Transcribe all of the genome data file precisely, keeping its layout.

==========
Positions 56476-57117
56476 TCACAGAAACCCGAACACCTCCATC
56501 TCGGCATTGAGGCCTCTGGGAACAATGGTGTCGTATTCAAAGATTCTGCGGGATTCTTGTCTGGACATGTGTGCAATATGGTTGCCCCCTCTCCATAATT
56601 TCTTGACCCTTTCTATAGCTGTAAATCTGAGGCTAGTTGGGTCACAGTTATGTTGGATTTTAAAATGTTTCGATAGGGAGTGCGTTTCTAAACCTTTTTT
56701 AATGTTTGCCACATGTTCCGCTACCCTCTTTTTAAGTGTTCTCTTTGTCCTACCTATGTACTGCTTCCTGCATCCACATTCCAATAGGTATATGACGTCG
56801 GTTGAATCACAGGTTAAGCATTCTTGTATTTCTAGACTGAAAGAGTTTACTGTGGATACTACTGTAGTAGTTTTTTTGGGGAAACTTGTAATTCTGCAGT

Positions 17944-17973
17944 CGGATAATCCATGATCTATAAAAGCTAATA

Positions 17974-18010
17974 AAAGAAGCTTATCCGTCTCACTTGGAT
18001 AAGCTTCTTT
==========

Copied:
Positions 56476-57117
56476 TCACAGAAACCCGAACACCTCCATC
56501 TCGGCATTGAGGCCTCTGGGAACAATGGTGTCGTATTCAAAGATTCTGCGGGATTCTTGTCTGGACATGTGTGCAATATGGTTGCCCCCTCTCCATAATT
56601 TCTTGACCCTTTCTATAGCTGTAAATCTGAGGCTAGTTGGGTCACAGTTATGTTGGATTTTAAAATGTTTCGATAGGGAGTGCGTTTCTAAACCTTTTTT
56701 AATGTTTGCCACATGTTCCGCTACCCTCTTTTTAAGTGTTCTCTTTGTCCTACCTATGTACTGCTTCCTGCATCCACATTCCAATAGGTATATGACGTCG
56801 GTTGAATCACAGGTTAAGCATTCTTGTATTTCTAGACTGAAAGAGTTTACTGTGGATACTACTGTAGTAGTTTTTTTGGGGAAACTTGTAATTCTGCAGT

Positions 17944-17973
17944 CGGATAATCCATGATCTATAAAAGCTAATA

Positions 17974-18010
17974 AAAGAAGCTTATCCGTCTCACTTGGAT
18001 AAGCTTCTTT